A young woman going through a hard time receives an anonymous cash donation. A lone diner at a restaurant gets his check and realizes that another patron has taken care of the tab. The driver of a car parked in a hospice parking lot plucks something from his windshield – a gift card to Starbucks.All of these random acts of kindness really happened last year. And all were in the name of Fred Scully. Scully, a resident of the McConnell neighborhood, died on May 19, 2012 at age 29. A lifelong nonsmoker, he and his family – wife, Cynthia, and daughter, Carrington, then age 2 – were caught completely off-guard when he was diagnosed with stage IV lung cancer in November 2011. Six months later he was gone, but not before leaving a lasting impression. “Fred was always such a grateful person,” said Cynthia Scully, 32. “When he was diagnosed, he carried that attitude forward. At the end of the day, he’d be exhausted, but would be focused on others, asking about the nurses, or other patients. He was just a selfless person.” “He was so inspiring, because he remained focused on what he had and not what he was losing.” During their ordeal, the Scullys, who had only lived in Davidson a year, were amazed at how their neighbors and friends came together to help. In addition to providing meals and covering lawn care, some decorated the Scully house with Christmas lights and paid medical bills. Fred’s co-workers at Bank of America bought him an iPad to provide a distraction. Through it all, Fred constantly spoke about how he would “pay if forward” when he was well. But he never got the chance. After he died, Cynthia thought about how she could keep his memory – and spirit – alive. She also dreaded a looming event – June 21, which would have been Fred’s 30th birthday. Fred would only be gone a month when it occurred. A week before, Cynthia sat down at her computer and posted on Fred’s CaringBridge site and her Facebook page. She proposed a “Pay it Forward for Fred” day on June 21, and asked people to perform random acts of kindness in his name. “I thought it was going to be a miserable day, and that we could draw strength together and make it a little easier,” she said. Stories flooded in about people registering to be bone marrow donors, delivering cookies to emergency responders and donating to Hospice and Palliative Care Charlotte Region in memory of Fred (about 50 donations in his name). Cynthia and Carrington were overwhelmed. This year on June 21, the event happened on an even bigger scale. As of last week, Cynthia was still compiling a list of acts that people had turned in, but one major way that many contributed was by coming to the aid of Pieter Swart, a 4-year-old McConnell resident who has been battling stage IV neuroblastoma. “When I first learned about Pieter, I was at Fred’s bedside in hospice,” Cynthia said. She immediately felt a connection to the young boy, who turned out to be a neighbor. When people asked what they could do on June 21, Cynthia suggested helping Pieter would be a wonderful way to honor Fred. “When I lost Fred, all I wanted to do was talk about him. The Pay it Forward movement is a powerful way to get out of your own head, and think about other people,” she said. “I’ve learned that joy and sorrow can co-exist. In the darkness of my own grief, (this has) allowed me to see how much beauty there is in the world.”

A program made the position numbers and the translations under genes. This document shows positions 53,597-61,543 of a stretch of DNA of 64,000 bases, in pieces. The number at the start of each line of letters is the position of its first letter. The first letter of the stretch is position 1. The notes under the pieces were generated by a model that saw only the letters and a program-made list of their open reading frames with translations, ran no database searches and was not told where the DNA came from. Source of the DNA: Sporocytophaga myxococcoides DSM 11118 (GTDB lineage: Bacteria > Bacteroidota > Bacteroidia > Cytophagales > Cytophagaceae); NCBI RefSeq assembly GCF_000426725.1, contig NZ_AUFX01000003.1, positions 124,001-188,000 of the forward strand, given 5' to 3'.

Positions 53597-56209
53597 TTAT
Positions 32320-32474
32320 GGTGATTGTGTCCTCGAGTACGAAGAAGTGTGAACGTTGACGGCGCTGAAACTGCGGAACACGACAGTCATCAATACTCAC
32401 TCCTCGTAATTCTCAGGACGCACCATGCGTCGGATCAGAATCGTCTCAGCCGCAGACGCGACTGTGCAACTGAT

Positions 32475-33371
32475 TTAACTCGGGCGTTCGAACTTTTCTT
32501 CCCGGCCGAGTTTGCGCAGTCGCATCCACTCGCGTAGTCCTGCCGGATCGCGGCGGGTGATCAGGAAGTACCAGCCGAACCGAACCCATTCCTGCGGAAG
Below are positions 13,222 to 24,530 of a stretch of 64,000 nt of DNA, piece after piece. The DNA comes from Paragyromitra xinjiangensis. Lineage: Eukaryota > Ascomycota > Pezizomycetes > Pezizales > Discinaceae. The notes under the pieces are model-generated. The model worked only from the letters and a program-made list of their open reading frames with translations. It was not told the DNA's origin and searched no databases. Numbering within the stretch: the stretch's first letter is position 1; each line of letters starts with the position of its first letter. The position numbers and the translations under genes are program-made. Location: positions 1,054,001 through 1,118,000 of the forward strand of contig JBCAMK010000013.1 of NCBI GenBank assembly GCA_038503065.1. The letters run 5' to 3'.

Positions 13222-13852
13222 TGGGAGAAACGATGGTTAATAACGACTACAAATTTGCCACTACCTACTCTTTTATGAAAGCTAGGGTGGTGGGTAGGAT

Monday, Jul. 01, 2013
‘Pay it Forward’ is legacy of Davidson man
More information Want to help? It’s not too late to Pay it Forward for Fred. For information, visit the Facebook page, Pay it Forward for Fred.
Amy Reiss is a freelance writer Have a story idea for Amy? Email her at firstname.lastname@example.org.
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